The finish line is in view. In the next several weeks, your child will walk across the stage and earn their high school diploma, and shortly after that, head away to college. Is your teen ready to take control of their dental health? Although this topic probably has not come up, it is an important one.
Between the stresses of a full-time course load and outside peer pressures, your child could face a lot of oral health risks while away. Learn what you can do now to protect your child's mouth, teeth, and gums.
Schedule a Checkup
Make an appointment with a dental provider at least a couple of months before the teen departs for college. The average person will have their wisdom teeth fully develop somewhere between 17 and 25 years old.
Some people go years without any problems, and others have serious issues, including impacted wisdom teeth, cysts, and infections. Most important, a dental provider can often tell whether a wisdom tooth will be problematic even before the onset of a problem.
The worst-case scenario is for your teen to be in the middle of midterms dealing with an infected wisdom tooth that could throw them off their study game or send them home with a dental emergency. Making an appointment a couple of months before they leave provides ample time for your child to recover from oral surgery, if necessary.
Have the Alcohol Talk
Many parents don't want to think about their child consuming alcohol, but the reality is that around 80% of all college students drink alcohol. And while underage drinking is illegal, it's also detrimental to oral health and adequate hydration.
When a person consumes these types of beverages, saliva production slows. The result of this decrease is dry mouth. Dry mouth can lead to foul breath, but it also creates a safe space for bacteria. Without healthy saliva levels, bacteria stay on the teeth and gums.
The stresses and peer pressure of college may also increase your child's propensity to substance abuse, which could lead to their neglecting their needs, including basic daily oral hygiene practices. Alcohol abuse also heightens your risk for oral cancer, so all parents need to educate their children about the risks.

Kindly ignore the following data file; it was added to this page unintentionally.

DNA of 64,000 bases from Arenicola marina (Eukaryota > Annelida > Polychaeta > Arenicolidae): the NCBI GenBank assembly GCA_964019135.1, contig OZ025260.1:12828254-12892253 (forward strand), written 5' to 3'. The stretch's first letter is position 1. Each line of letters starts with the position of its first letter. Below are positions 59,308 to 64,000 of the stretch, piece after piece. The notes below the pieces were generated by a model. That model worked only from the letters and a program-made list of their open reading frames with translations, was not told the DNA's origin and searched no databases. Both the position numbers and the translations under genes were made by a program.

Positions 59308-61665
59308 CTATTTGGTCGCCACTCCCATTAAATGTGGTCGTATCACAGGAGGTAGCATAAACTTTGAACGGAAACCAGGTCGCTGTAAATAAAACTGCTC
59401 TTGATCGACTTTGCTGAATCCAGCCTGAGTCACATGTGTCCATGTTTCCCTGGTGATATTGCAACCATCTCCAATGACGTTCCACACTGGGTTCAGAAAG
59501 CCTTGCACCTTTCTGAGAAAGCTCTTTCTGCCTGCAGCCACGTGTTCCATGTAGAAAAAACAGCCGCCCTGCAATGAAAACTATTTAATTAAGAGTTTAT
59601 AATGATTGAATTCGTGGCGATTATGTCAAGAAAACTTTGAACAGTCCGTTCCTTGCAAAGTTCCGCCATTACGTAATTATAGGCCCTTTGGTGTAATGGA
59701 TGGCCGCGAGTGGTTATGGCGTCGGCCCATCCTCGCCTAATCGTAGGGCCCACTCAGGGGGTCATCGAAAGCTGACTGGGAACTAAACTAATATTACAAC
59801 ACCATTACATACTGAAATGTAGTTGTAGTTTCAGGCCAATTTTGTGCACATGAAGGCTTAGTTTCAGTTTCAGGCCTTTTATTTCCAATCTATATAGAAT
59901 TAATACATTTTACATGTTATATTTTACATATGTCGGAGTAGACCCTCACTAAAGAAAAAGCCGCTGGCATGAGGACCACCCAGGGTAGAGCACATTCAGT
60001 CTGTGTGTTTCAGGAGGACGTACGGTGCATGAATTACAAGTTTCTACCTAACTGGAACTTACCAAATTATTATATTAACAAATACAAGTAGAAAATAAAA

Buy Extra Tools
If your teen is anything like the average child, you probably don't expect them to search the aisles of big box stores for bulk toiletries. So take the next step and help your teen plan by stocking up on extra tools before they head off.
First, Buy about five extra toothbrushes. You only need to change your toothbrush about once every three months. However, whenever you're sick, you should also get a new toothbrush; the extra brushes come in handy in this instance.
Since it's hard to gauge exactly how much floss your child will need, consider investing in a water flosser instead. Next, to save space, you might want to send bottles of mouthwash with your care packages. However you decide to send oral health tools, if you give the child all the tools they need, they're more likely to maintain a solid oral hygiene regimen.
You may also want to teach your teen the most effective ways to shop for hygiene tools. You can use the college years to provide your teen with supplies and guidance so that they use their independence wisely and sustain healthy habits throughout their life.
Good oral health begins with education. The more you know how to care for your oral health, the better off you are. At New England Dental Health Services PC, we are committed to working with our patients. Whether by answering questions or scheduling appointments around school breaks, we want to keep your family's smiles bright and healthy.